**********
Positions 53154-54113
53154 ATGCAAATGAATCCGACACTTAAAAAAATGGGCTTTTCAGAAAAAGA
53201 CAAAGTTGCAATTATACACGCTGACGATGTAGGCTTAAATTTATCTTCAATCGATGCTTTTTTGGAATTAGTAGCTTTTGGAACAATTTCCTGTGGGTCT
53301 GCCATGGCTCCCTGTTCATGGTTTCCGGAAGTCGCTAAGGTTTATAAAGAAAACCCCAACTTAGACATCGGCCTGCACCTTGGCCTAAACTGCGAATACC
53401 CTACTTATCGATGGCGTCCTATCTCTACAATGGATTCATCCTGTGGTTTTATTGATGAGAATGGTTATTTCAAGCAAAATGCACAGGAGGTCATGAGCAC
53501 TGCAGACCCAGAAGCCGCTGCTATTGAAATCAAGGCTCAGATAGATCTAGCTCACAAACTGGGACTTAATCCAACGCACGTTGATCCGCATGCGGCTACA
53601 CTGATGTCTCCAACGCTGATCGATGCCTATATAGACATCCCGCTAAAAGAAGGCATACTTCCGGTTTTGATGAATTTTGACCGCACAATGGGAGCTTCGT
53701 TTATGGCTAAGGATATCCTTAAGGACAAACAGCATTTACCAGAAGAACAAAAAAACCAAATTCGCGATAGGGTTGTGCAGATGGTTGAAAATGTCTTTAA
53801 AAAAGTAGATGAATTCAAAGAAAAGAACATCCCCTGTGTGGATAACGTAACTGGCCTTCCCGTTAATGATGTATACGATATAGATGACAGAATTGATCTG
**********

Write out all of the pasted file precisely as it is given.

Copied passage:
Positions 53154-54113
53154 ATGCAAATGAATCCGACACTTAAAAAAATGGGCTTTTCAGAAAAAGA
53201 CAAAGTTGCAATTATACACGCTGACGATGTAGGCTTAAATTTATCTTCAATCGATGCTTTTTTGGAATTAGTAGCTTTTGGAACAATTTCCTGTGGGTCT
53301 GCCATGGCTCCCTGTTCATGGTTTCCGGAAGTCGCTAAGGTTTATAAAGAAAACCCCAACTTAGACATCGGCCTGCACCTTGGCCTAAACTGCGAATACC
53401 CTACTTATCGATGGCGTCCTATCTCTACAATGGATTCATCCTGTGGTTTTATTGATGAGAATGGTTATTTCAAGCAAAATGCACAGGAGGTCATGAGCAC
53501 TGCAGACCCAGAAGCCGCTGCTATTGAAATCAAGGCTCAGATAGATCTAGCTCACAAACTGGGACTTAATCCAACGCACGTTGATCCGCATGCGGCTACA
53601 CTGATGTCTCCAACGCTGATCGATGCCTATATAGACATCCCGCTAAAAGAAGGCATACTTCCGGTTTTGATGAATTTTGACCGCACAATGGGAGCTTCGT
53701 TTATGGCTAAGGATATCCTTAAGGACAAACAGCATTTACCAGAAGAACAAAAAAACCAAATTCGCGATAGGGTTGTGCAGATGGTTGAAAATGTCTTTAA
53801 AAAAGTAGATGAATTCAAAGAAAAGAACATCCCCTGTGTGGATAACGTAACTGGCCTTCCCGTTAATGATGTATACGATATAGATGACAGAATTGATCTG